“Biotime, or biological time, runs at a very different pace and rhythm to human time. It can be observed by recording events in the natural world. These can be as varied as the day the first spring bulb opens, the last frost before summer, or the first sighting of a species of bird or insect in a new habitat. These events can be part of a larger natural rhythm, like the turning of the seasons, or an indicator of slow changes in an ecosystem, like unusual weather patterns or an increase of average temperatures. On a larger scale, we can also reflect on our own biological rhythms relating to the waxing and waning of the moon and the seasons and beyond!”Description by Chelsea Green Publishing of The Biotime Log by Maddy Harland
January 19, 2019, Saturday
Weather: The wind last night roared in from the East, sometimes topping 54 mph! It is our 6th day this month in which winds have topped 40 mph! The seed was blown from the feeders, but the quail, sparrows, and friends were here bright and early to clean things up. The morning seemed so calm in comparison. Somehow these little birds (and very fat quail) managed to survive.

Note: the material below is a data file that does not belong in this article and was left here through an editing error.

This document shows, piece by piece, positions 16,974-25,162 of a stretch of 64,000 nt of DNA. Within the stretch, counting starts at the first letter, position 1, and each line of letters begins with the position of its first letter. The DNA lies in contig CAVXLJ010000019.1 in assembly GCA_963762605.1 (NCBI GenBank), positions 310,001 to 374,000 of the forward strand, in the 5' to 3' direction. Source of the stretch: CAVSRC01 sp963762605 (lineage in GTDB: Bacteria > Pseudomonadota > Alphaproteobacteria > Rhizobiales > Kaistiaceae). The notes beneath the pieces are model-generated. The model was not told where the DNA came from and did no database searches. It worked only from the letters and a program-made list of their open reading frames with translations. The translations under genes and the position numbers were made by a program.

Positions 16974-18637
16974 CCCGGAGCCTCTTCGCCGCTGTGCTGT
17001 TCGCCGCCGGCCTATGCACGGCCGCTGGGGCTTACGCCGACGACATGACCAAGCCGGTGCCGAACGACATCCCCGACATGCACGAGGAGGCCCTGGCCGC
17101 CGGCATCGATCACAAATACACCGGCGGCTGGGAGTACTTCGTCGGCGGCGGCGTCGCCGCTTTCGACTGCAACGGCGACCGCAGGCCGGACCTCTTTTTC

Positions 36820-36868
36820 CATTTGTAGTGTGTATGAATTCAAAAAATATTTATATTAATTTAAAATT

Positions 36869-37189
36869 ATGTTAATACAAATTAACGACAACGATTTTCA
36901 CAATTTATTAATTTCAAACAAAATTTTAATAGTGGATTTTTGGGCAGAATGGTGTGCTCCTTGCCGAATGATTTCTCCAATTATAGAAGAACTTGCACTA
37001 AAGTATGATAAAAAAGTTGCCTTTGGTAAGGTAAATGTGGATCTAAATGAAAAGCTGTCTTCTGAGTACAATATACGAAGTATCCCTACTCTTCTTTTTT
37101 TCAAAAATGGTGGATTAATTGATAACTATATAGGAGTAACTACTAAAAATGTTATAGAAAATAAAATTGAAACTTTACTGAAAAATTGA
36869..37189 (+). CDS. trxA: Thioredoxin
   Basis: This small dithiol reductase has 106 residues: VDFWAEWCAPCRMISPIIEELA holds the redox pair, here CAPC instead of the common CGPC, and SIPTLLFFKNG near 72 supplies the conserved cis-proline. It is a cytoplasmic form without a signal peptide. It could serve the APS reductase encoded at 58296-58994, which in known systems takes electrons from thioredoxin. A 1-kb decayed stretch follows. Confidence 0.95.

The afternoon is relatively mild and unseasonably warm, in the low 50s. I worry that plants may start to bloom early in response and then be set back by cold.
Bees: Lots of bees in the west hive are taking advantage of the day – and what makes me most happy – they are bringing home
As for the east side beehive, I saw only a few bees. Interestingly, I thought this the stronger of the two hives, but perhaps it is not feeling as warm. It tends to stand in the
January 1, 2019
Happy New Year! A good day for a walk on a beach. Partly cloudy / partly sunny. Temps about 40, varying only about 5 degrees from morning to night; somewhat chilly with a light breeze.
We are noticing a slight difference in the daylight. At 4:30, it is still relatively light. Even at 5 pm, it is not completely dark. We enter winter, but we start to see the light.
In the morning: first robins I’ve seen in a long time. A Northern Flicker and Downy Woodpecker at the fat block. The usual crew of sparrows, chickadees, and finches at the feeder.
In the evening: the song of coyotes calling through the dark night. Haven’t heard them in months. A New Year’s gift.